4. Well Karen, all I can say is , at least they warn us that they are there, USUALLY! I like your description of hopping from one foot to the other while your husband took the picture, I would have been doing the
    same, thing! We don have to wathch out for the beasties out here! Great drawing!

    Comment by Tami — May 31, 2006 @ 3:43 am
  5. i envy you. i dont have gifted hands for drawing neither painting like yours. oh well. nice art works. :)

    Comment by jhana — May 31, 2006 @ 7:03 am
  6. YIKES, I’m with you Karen, back slowly away but still have that strong desire to capture the moment. Thank goodness for photographers/husbands. Beautiful job on this.

    Comment by TeriC — May 31, 2006 @ 8:32 am
  7. Lin, I saw that snake! On your porch, my goodness what a shock.

    Tami … I am always that way, when he wants to go to the edge of a cliff to get a better view. I’m such a fraidy-cat, choosing to err on the side of caution. But I do like to get a good look, too.

    Jhana … I believe that painting and drawing are acquired skills that anyone can develop with practice, including you! Yes, all you need to do is set aside some time for study and work and you can do it too.

    Teri, thank you. I thought that was very nice of him to offer. He just knew how much I wanted to include it in my journal!

    Comment by Karen — May 31, 2006 @ 8:57 am
  8. What about a velociraptor? :)

    I love snakes!

    Comment by Slywy — May 31, 2006 @ 10:24 am
  9. Oh, I don’t think I’d like to meet a velociraptor in the woods, thank you very much!
    I’d like to draw the bones of one, though.

    Comment by Karen — May 31, 2006 @ 10:38 am
  10. gar…

    I’m so afraid of snakes….

    Comment by pink — May 31, 2006 @ 11:49 am
  11. What a wonderful painting of the rattlesnake! You certainly have a way with watercolors. That face is something else!

    Comment by Donn — May 31, 2006 @ 12:59 pm
  12. Yikes! Like you, I have a healthy respect for snakes, but little fear. I was raised in Sunland and snakes were a daily part of life. There was a bounty on rattlers in those day and my dad would kill them with a shovel and bring in the rattlers. Way to go with a fearless husband!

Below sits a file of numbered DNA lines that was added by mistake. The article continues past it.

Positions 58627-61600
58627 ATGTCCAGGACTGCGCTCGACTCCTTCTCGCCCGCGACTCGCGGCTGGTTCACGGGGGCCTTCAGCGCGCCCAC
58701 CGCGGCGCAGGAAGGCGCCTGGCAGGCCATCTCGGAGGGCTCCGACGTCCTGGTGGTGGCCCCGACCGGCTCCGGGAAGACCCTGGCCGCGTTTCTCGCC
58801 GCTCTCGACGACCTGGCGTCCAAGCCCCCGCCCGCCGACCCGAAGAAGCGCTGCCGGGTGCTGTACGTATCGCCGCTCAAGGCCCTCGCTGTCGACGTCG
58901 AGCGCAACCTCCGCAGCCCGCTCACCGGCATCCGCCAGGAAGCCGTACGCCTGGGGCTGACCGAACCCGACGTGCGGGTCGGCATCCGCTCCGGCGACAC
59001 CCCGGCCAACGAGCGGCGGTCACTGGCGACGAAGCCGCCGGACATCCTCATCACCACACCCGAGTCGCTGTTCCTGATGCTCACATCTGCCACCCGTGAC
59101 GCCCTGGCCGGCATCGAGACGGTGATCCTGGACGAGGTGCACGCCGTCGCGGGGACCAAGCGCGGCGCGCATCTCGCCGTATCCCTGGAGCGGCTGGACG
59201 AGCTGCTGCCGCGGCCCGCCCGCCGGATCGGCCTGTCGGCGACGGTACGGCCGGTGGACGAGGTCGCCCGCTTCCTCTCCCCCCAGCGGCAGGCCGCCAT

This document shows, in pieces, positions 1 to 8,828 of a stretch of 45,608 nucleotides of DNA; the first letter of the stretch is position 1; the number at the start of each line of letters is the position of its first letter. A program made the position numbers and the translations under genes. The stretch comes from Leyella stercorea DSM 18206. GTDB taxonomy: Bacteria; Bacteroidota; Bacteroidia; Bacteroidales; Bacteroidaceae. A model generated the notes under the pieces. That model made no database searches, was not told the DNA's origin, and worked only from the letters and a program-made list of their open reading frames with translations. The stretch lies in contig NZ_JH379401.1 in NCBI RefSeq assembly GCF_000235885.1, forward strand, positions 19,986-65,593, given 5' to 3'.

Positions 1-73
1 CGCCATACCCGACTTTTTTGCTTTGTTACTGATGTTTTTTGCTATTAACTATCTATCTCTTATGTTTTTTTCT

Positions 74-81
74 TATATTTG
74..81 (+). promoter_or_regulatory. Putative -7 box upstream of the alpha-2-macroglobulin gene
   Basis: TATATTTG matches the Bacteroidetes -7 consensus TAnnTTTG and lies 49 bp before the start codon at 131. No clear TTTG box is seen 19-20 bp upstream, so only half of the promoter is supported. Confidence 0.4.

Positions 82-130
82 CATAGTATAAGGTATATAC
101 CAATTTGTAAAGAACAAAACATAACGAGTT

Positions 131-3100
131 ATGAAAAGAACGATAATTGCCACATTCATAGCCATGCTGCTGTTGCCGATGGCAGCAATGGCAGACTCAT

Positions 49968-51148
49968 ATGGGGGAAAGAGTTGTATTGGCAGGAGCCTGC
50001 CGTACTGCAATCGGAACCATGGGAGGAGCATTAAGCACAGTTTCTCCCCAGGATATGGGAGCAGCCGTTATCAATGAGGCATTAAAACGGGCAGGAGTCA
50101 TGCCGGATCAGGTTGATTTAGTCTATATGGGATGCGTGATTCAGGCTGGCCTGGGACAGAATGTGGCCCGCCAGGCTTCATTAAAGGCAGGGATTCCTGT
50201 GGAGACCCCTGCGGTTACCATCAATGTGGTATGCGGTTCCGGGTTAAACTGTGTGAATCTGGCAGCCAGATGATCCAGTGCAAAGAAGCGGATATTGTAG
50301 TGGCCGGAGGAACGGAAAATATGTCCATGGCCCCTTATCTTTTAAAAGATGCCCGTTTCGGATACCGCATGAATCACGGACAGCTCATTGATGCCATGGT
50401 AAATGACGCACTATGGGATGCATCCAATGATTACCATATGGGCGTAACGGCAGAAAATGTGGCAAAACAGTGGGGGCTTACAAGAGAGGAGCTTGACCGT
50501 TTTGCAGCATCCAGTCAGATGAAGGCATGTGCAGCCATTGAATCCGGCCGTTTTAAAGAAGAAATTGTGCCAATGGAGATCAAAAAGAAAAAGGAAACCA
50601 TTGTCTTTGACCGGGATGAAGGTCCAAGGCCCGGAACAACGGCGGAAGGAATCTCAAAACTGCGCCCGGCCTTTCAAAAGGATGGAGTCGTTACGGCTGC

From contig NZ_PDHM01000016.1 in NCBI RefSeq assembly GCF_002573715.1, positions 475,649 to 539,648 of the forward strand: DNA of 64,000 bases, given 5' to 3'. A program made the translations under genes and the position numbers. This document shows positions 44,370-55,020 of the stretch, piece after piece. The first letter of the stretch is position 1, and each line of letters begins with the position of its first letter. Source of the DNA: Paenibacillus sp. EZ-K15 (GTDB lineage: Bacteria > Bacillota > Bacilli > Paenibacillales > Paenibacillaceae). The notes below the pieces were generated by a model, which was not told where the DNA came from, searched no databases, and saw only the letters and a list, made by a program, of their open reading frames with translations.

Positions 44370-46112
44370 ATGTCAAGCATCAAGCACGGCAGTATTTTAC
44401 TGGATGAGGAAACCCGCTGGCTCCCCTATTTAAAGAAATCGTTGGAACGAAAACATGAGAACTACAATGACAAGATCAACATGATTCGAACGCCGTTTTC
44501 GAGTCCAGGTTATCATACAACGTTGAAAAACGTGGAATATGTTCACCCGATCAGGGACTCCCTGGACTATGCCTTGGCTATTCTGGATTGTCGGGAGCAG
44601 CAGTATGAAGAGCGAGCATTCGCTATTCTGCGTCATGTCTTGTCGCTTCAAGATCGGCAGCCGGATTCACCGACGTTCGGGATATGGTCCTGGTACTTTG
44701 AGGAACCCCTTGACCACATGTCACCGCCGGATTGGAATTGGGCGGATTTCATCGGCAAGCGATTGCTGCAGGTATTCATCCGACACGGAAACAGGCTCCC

As for your saxophone dream, I like your interpretation very much.

    Comment by Fran aka Redondowriter — May 31, 2006 @ 1:37 pm
  13. Neato! And great painting!

    Comment by Jennafer — May 31, 2006 @ 5:33 pm
  14. So you’re the Marlin Perkins type eh?

    Remember the Mutual of Omaha Wild Kingdom series from the 60′s and 70′s? Usually on the TV on Sunday afternoon.
    Old Marlin would stand a safe distance away, in his safari duds, and “Jim” would wrassle the aligator or pick
    up the snake, or run like hell from the wild boar…whatever he was getting paid to do I suppose.
    Marlin did the commentary and of course mentioned how dangerous the animals were that Jim was tinkering with.

    Don’t feel bad…I’m the Marlin type too :-) Anybody with a lick a sense would choose to be Marlin given the choice :-)

    Comment by Don West — May 31, 2006 @ 7:20 pm
  15. LOL Don!!!! I grew up watching Wild Kingdom, too! Poor Jim! The Anaconda was always my fav! We went to the St Louis Zoo last summer and they have one, my first thought was, “where’s Jim?”

    Karen, bully to you for having respect and not fear! I’m trying to raise my kids that way and to keep my DH from imparting his fear of stinging insects on them! “Just stand still, all they want are the flowers!” Yes, boots would be a good thing, I bet you won’t forget that! We don’t have that many poisonous ones here, but we see the occasional copperhead or cottonmouth on our hikes. They get pointed out, photographed and skirted around, respectfully.

    Comment by Malinda — June 2, 2006 @ 4:49 am